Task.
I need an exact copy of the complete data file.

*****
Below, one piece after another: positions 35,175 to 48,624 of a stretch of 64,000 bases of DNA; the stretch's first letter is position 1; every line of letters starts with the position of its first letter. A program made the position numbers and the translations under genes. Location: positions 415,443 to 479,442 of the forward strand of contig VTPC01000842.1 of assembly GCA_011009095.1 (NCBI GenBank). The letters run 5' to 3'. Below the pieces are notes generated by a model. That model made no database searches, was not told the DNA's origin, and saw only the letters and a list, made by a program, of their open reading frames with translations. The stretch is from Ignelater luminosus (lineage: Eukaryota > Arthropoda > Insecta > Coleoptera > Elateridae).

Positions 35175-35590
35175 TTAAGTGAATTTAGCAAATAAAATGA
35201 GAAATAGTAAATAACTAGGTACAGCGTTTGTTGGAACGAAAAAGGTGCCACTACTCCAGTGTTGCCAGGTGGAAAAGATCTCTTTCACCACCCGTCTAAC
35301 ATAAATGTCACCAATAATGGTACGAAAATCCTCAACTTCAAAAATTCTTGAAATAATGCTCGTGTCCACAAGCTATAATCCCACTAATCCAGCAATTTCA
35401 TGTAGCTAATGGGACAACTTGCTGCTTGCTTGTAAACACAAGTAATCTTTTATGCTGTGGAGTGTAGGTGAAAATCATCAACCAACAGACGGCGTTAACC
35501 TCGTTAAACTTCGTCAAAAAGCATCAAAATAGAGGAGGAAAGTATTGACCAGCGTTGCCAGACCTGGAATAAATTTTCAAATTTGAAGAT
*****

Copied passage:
Below, one piece after another: positions 35,175 to 48,624 of a stretch of 64,000 bases of DNA; the stretch's first letter is position 1; every line of letters starts with the position of its first letter. A program made the position numbers and the translations under genes. Location: positions 415,443 to 479,442 of the forward strand of contig VTPC01000842.1 of assembly GCA_011009095.1 (NCBI GenBank). The letters run 5' to 3'. Below the pieces are notes generated by a model. That model made no database searches, was not told the DNA's origin, and saw only the letters and a list, made by a program, of their open reading frames with translations. The stretch is from Ignelater luminosus (lineage: Eukaryota > Arthropoda > Insecta > Coleoptera > Elateridae).

Positions 35175-35590
35175 TTAAGTGAATTTAGCAAATAAAATGA
35201 GAAATAGTAAATAACTAGGTACAGCGTTTGTTGGAACGAAAAAGGTGCCACTACTCCAGTGTTGCCAGGTGGAAAAGATCTCTTTCACCACCCGTCTAAC
35301 ATAAATGTCACCAATAATGGTACGAAAATCCTCAACTTCAAAAATTCTTGAAATAATGCTCGTGTCCACAAGCTATAATCCCACTAATCCAGCAATTTCA
35401 TGTAGCTAATGGGACAACTTGCTGCTTGCTTGTAAACACAAGTAATCTTTTATGCTGTGGAGTGTAGGTGAAAATCATCAACCAACAGACGGCGTTAACC
35501 TCGTTAAACTTCGTCAAAAAGCATCAAAATAGAGGAGGAAAGTATTGACCAGCGTTGCCAGACCTGGAATAAATTTTCAAATTTGAAGAT